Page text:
To talk about Jesus and sexuality in the same breath - and in a positive, life-enhancing way at that - is a radical message for many Catholics who have been made cynical by the oppressive and destructive attitude to sexuality which parts of the Catholic church have shown over the past decade. Revelations about paedophile priests and the hypocrisy of those who profess one mode of moral behaviour, while practising another, has made sex a confusing topic for some Catholics. The state of the Catholic church is one reason why being called to the ministry while being excluded from the priesthood doesn't concern McCann, who has an MA in theology. She doesn't measure spiritual power in terms of institutional power.

McCann's unconventional life began in Ballsbridge, Dublin, where she grew up as one of five children in the second family of widower John McCann, a Northerner, and his second wife, Madeleine de Laubenque, a French woman who grew up in India. Catherine was sent to boarding school with the Sisters of Charity in England and felt the "calling" which eventually led to her becoming a secular priestess. At the age of 21, Catherine joined the Sisters of Charity who trained her as a physiotherapist. Working in Dublin hospitals, she was "bowled over" by the willingness of her patients to open up to her in their physical pain and vulnerability. "They formed me and made me who I am today," she says now. In 1971, at the age of 37, she was suddenly "called to leave" the Sisters of Charity while on a retreat weekend. She went on to train as a psychological counsellor, following her passion for a greater understanding of the human condition.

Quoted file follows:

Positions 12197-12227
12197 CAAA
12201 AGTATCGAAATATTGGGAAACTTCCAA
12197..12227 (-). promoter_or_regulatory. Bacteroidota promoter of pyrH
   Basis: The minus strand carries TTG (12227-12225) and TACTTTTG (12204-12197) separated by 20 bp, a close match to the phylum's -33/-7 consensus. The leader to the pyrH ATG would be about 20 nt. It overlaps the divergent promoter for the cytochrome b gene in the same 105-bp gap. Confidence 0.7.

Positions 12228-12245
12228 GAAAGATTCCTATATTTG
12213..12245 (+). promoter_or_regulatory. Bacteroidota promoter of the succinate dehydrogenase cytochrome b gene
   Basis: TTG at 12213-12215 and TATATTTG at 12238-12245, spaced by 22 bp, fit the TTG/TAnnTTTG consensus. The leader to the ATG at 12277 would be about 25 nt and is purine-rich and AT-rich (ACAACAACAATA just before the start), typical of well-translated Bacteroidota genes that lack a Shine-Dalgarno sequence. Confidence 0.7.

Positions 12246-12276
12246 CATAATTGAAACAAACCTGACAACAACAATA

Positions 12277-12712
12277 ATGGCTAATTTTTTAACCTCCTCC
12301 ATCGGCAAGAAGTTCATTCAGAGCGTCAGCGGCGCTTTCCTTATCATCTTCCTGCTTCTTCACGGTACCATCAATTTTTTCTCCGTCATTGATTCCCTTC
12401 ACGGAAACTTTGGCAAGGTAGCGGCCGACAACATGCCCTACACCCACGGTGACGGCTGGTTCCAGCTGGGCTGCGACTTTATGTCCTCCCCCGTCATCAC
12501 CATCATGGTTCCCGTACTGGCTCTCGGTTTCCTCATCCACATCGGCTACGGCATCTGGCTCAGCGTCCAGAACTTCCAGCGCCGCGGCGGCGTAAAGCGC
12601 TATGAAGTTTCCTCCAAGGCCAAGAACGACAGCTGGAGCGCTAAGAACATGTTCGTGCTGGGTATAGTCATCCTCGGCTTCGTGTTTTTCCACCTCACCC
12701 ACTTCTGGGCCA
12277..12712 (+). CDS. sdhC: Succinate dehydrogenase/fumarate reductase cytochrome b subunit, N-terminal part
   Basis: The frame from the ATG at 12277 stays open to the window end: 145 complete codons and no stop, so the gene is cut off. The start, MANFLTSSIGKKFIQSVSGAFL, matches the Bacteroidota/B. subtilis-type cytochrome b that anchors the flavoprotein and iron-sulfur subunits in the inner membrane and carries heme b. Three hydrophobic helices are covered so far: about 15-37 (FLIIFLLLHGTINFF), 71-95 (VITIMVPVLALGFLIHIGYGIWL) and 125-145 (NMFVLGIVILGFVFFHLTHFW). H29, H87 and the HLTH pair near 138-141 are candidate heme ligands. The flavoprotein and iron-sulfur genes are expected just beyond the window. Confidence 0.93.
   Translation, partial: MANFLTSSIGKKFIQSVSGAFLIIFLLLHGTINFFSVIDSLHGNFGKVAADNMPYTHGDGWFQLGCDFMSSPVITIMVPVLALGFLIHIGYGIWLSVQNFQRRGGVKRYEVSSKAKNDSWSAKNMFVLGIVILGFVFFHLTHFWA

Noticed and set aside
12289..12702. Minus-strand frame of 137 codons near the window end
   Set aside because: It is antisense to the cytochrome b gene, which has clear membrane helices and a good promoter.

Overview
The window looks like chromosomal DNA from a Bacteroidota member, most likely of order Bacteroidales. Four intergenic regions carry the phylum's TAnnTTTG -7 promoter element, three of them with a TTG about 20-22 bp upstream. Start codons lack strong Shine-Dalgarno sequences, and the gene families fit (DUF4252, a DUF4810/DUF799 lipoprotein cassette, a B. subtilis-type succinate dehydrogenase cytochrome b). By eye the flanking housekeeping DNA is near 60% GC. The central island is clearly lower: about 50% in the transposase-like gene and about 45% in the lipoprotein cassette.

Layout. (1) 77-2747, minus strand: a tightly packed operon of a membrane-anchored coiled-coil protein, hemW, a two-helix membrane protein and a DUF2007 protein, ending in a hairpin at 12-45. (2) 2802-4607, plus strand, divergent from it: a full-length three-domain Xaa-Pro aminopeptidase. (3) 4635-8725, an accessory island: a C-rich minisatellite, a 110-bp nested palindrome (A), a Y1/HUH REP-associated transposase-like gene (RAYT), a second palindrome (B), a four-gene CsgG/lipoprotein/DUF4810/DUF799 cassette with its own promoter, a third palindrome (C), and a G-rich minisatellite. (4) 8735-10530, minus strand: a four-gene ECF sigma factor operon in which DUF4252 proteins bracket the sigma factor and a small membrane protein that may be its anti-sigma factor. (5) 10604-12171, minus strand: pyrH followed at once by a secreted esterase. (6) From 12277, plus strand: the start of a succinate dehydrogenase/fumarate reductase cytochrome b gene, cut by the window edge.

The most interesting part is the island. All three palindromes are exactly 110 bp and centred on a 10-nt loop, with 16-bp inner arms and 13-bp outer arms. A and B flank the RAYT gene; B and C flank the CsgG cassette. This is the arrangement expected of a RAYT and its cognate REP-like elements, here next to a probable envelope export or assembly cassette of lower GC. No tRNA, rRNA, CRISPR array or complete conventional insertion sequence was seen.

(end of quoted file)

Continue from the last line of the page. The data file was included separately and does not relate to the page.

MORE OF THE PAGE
She retired at 60 and that led her to yet another stage of her life, her current ministry. She does not feel a part of the formal Catholic church as it exists today, preferring to see herself as a Christian with Catholic roots. Instead of belonging to a parish, she has created her own spiritual centre through her publishing house and her garden at Glenmalure, Co Wicklow, which has been described as "an open-air church".

Some call it "the peace garden" and others "the prayer garden", phrases which suggest a place which encourages introspection. In place of stained glass windows and crucifixes, there are sensual, evocative sculptures intended as symbols of human sexuality and spiritual growth by Imogen Stuart, Fred Conlan, Alexander Sokolov, Noel Scullion, Michael Casey and others.

RTE, TnaG and the BBC have visited Glenmalure to make programmes about McCann's gifts as a garden designer, but to her the garden is nothing more than "an enormous gift which I am meant to share with others".